By Mat Newman, Executive Vice President, FIS
Technology and regulatory change mean industry disruption is here to stay, says FIS
“This time is different”. The four most dangerous words in investing are normally whispered at the peak of a bull market. Said as a caution on a downswing they are not quite so dangerous, and amid regulatory, market and technological disruption, banking really is changing markedly in a way from which we see little prospect of a return to the earlier status quo.
The market backdrop is a tough one: many investment banks are seeing value diminish for investors, with returns on equity falling below the cost of capital. Regulatory Balkanization, meanwhile, is being mirrored by market fragmentation as challenger financial service providers carve out market share, unhampered by legacy issues; either legal or technological.
Regulation has been the biggest cause of the turmoil: it has been nearly a decade since the financial crisis, but regulators have not stopped pushing banks to formalize their capital-planning and stress-testing processes, driving a dramatic increase in infrastructure costs.
The regulatory checklist is increasingly onerous, if arguably well-intentioned: Dodd-Frank; Basel III; MIFID II; MIFID III; EBA Governance Guidelines; FSB Principles; European Market Infrastructure Regulation; Foreign Account Tax Compliance Act et al all have ramped up the cost of compliance in terms of both time and effort. And the newest wave of regulations, such as the FRTB, is even more comprehensive than those released shortly after the crisis.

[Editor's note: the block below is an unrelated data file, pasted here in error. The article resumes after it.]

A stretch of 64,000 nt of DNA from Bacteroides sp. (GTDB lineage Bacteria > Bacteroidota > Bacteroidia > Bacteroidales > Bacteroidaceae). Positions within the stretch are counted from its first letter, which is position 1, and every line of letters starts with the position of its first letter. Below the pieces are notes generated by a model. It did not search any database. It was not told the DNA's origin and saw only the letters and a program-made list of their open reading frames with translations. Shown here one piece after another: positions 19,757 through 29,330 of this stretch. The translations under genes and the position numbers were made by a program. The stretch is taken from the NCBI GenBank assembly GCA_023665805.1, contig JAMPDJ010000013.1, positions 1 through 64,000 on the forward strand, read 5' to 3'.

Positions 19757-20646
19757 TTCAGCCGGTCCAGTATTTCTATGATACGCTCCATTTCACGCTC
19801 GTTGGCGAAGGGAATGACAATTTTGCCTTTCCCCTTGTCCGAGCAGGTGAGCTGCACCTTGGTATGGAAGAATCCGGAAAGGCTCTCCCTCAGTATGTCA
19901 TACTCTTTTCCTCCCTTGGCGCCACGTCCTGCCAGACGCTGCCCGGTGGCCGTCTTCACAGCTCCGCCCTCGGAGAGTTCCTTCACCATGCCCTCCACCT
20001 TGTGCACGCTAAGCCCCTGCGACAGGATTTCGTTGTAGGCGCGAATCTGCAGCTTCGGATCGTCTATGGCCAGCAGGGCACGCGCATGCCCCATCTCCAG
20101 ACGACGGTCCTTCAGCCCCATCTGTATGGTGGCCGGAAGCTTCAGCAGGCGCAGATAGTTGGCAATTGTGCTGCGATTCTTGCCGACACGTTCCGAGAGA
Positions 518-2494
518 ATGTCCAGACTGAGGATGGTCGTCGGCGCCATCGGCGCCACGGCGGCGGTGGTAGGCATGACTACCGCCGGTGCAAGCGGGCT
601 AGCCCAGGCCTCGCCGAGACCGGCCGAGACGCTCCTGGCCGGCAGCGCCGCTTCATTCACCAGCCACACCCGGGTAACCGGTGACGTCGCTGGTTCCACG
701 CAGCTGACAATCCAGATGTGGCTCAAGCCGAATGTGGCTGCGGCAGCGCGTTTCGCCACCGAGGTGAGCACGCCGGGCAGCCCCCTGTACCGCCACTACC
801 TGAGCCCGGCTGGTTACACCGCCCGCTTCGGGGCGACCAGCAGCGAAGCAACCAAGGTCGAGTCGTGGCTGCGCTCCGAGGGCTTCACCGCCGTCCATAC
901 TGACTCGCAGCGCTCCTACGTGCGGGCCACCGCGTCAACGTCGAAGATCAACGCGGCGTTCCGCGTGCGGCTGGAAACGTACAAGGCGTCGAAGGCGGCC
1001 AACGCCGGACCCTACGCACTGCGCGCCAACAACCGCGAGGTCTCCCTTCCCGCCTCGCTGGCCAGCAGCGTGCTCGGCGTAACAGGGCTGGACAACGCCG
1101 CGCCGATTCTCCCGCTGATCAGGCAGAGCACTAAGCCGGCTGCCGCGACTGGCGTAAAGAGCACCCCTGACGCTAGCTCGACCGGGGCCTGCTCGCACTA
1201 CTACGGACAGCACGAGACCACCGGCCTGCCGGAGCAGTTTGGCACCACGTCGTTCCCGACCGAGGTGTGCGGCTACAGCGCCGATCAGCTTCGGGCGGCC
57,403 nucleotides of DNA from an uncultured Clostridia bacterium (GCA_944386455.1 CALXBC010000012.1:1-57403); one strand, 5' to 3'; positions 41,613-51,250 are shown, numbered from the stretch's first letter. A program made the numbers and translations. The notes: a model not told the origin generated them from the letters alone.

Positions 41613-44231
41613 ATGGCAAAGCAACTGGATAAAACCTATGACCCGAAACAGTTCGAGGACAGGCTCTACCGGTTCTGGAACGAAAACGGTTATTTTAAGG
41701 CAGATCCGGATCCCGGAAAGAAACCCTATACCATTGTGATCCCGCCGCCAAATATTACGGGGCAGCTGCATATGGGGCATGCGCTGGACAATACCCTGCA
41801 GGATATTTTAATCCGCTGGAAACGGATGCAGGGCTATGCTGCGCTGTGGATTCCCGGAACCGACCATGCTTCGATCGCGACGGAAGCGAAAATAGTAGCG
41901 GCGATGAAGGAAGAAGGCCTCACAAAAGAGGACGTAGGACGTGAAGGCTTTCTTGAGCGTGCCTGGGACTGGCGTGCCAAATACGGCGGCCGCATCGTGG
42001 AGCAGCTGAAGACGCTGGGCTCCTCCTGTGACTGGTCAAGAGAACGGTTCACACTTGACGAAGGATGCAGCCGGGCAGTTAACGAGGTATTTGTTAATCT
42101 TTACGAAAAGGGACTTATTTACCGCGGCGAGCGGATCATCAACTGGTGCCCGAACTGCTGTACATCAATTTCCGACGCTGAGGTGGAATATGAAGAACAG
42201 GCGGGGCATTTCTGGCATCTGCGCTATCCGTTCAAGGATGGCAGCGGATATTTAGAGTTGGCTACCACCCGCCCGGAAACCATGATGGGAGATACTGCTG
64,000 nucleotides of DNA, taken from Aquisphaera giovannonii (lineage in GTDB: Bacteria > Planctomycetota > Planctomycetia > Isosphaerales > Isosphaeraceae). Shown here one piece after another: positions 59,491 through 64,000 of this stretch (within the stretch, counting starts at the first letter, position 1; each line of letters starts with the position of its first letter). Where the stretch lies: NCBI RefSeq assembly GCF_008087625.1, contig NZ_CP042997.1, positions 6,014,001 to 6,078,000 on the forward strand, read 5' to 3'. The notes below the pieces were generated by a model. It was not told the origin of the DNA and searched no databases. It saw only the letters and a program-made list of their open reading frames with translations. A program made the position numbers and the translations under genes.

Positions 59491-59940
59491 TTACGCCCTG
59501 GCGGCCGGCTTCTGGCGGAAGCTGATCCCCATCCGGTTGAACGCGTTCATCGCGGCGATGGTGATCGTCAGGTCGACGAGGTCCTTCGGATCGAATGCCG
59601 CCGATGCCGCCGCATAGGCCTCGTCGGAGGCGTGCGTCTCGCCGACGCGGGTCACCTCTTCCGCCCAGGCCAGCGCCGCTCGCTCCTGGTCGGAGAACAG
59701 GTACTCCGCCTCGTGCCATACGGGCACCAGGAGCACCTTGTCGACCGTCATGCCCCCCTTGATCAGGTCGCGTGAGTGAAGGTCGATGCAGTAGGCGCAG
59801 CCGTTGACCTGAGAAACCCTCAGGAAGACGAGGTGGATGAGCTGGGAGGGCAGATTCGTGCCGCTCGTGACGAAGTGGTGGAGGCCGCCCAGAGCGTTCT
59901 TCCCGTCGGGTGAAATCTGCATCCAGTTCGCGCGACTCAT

As a result, middle office compliance teams in many institutions are still growing, despite much of the workload being repetitive and prescribed and cost pressures mounting as margins fall across the board. Automation is set to be a major game changer as a result.
From (a)utomation to (b)lockchain
Technology that makes it easier to automate and outsource compliance obligations will help save firms substantial amounts of time, money and effort as they respond to demands for trade transparency and we see them increasingly being adopted. IT spend has been driven by compliance requirements; but the investment can also be leveraged to drive better results in areas that are critical to business and customer experience, as well as regulation.
FIS’s latest survey of nearly 500 sell-side executives from around the world revealed that a massive 84 percent expect increased automation to impact their businesses, with automated data collection, processing and reporting all likely to play critical roles in helping firms to cut their costs, comply with regulations, satisfy clients and remain competitive.
A significant 79 percent of respondents meanwhile expected algorithms to take an increased share of trading and transactional activities. This can be seen as threat or opportunity. Digitalization of many currently manually handled processes means more sophisticated services can be made available to new markets and there are also significant digital opportunities in the deal management area. M&A, IPO, and private placement for example all require heavy analysis, coordination, documentation and communication between multiple internal and external teams that delay the deal management process and security. Automated end-to-end deal management processes are going to change this markedly.